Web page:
If one thing is for sure, Facebook has been an integral part of our society since its creation in 2004. With 2.41 billion monthly active users, 5 new profiles generated every second and $22.111 billion of net income in 2018, one can only admire the scale of impact Facebook has on our lives.
Recently though, Facebook has been in the news for the wrong reasons. Following a series of cybersecurity and regulation breaches, there is an increasing wave of criticism towards Facebook and the amount of opinion-making and political power it has acquired.
If regulation is the answer, what are the complications of regulating social media and businesses?
Why regulating Facebook is trending
People have never stopped questioning the freedom, power and data processing methods of Facebook; however, what brought the topic back into headlines was the Cambridge Analytica data scandal.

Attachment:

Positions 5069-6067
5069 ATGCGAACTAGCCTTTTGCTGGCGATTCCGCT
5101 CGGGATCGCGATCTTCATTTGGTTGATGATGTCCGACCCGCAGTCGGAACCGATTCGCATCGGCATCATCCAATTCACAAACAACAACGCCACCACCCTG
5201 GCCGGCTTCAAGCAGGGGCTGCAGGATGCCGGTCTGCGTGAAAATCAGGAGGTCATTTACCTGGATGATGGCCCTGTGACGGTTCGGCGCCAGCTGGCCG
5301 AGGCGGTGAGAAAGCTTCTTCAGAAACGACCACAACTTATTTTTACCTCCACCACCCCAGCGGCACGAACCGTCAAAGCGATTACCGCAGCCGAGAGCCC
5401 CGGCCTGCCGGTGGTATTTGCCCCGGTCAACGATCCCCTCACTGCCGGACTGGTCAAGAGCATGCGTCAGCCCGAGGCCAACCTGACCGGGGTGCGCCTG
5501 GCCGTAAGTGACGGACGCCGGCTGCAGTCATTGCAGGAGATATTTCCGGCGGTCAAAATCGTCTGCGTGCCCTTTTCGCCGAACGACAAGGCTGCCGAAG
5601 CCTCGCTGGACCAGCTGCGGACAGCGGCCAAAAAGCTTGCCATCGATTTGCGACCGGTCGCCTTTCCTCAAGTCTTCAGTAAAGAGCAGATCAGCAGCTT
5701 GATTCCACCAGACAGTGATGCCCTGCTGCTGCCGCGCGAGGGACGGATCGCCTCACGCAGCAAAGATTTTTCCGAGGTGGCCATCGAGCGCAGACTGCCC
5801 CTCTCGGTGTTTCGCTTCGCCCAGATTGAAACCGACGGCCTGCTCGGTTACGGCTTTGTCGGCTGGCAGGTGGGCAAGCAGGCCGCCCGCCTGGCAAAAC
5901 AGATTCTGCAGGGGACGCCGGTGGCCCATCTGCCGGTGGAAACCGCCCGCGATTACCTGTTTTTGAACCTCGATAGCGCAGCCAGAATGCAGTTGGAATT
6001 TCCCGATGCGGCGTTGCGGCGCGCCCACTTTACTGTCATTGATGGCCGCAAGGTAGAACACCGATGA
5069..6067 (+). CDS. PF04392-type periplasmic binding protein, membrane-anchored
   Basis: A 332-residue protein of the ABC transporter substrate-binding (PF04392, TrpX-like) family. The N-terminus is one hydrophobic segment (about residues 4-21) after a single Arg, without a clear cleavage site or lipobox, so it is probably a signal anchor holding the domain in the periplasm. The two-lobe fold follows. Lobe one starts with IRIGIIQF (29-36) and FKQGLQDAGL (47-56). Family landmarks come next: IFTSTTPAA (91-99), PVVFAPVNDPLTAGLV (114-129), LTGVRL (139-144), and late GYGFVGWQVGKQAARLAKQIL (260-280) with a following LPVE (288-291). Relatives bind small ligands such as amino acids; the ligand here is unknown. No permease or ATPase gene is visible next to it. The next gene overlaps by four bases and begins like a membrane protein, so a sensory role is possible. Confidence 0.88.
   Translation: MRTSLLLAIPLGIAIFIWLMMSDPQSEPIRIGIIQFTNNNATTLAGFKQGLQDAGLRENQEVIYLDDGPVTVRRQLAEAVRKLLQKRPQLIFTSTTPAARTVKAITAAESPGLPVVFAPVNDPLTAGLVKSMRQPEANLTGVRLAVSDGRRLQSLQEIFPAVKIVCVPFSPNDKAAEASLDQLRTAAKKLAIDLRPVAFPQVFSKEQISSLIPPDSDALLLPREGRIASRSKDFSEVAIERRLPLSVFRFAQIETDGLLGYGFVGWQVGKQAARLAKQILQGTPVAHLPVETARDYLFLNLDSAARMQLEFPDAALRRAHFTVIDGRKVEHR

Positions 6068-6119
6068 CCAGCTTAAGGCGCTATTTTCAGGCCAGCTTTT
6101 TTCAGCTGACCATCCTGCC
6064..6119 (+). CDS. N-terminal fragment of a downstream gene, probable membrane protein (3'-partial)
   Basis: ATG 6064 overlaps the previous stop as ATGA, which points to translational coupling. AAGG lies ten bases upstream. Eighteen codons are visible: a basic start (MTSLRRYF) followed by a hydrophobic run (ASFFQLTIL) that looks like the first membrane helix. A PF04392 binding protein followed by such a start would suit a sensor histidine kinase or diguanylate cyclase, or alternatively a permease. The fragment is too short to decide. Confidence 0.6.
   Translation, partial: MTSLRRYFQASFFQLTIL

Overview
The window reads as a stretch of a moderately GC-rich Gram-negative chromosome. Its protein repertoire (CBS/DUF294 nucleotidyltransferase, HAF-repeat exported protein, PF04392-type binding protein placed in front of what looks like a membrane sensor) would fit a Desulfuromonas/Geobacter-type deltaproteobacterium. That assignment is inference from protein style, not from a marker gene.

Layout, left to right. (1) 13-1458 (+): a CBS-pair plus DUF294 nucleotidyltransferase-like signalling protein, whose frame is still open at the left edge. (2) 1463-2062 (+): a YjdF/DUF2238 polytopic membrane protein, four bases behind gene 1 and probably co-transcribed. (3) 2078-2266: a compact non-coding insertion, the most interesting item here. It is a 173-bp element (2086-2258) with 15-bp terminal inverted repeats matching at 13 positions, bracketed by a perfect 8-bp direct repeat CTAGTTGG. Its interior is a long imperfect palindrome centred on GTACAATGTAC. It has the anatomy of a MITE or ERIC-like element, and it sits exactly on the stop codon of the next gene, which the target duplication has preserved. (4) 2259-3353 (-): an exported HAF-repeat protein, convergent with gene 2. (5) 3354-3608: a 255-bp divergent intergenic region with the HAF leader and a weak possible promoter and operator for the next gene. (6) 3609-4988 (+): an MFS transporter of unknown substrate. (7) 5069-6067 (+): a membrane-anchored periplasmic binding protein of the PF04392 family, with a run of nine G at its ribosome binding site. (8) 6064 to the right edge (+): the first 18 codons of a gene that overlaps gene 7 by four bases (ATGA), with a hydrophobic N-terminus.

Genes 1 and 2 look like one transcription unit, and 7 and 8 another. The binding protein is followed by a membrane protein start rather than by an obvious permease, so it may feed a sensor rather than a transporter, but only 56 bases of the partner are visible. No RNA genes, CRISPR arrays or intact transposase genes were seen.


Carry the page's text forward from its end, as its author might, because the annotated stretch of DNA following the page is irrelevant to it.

In March 2018, Cambridge Analytica was found to have illegally processed data of more than 87 million Facebook users without their consent to create targeted political ads, leading to a compromising fine of $5 billion for the social media platform.
The trend grew following Mark Zuckerberg’s testimony in Congress about facilitating Trump’s victory over Hillary Clinton by spreading fake news in 3,000 Russian political ads.
Regulating Facebook first became an imperative with the introduction of GDPR in May 2018: an enhanced piece of data protection regulation initially driven by calls to limit the unrestricted power of social media networks on personal data. Despite all the noise around that, did you know GDPR compliance does not meet expectations for most companies today, “despite 92% of GDPR compliant firms having gained a competitive advantage through adhering to that”?
In this setting, one can justify the increasing demand for stricter policies to regulate Facebook and its content, with Zuckerberg himself leading the protests, ironically.
And as much as regulating social media may be trending, it would be foolish to assume the rest of the business world stays unaffected. Protests for enhanced regulation are global and concern the majority of industries, from Financial Services to Public Sector and Health Services.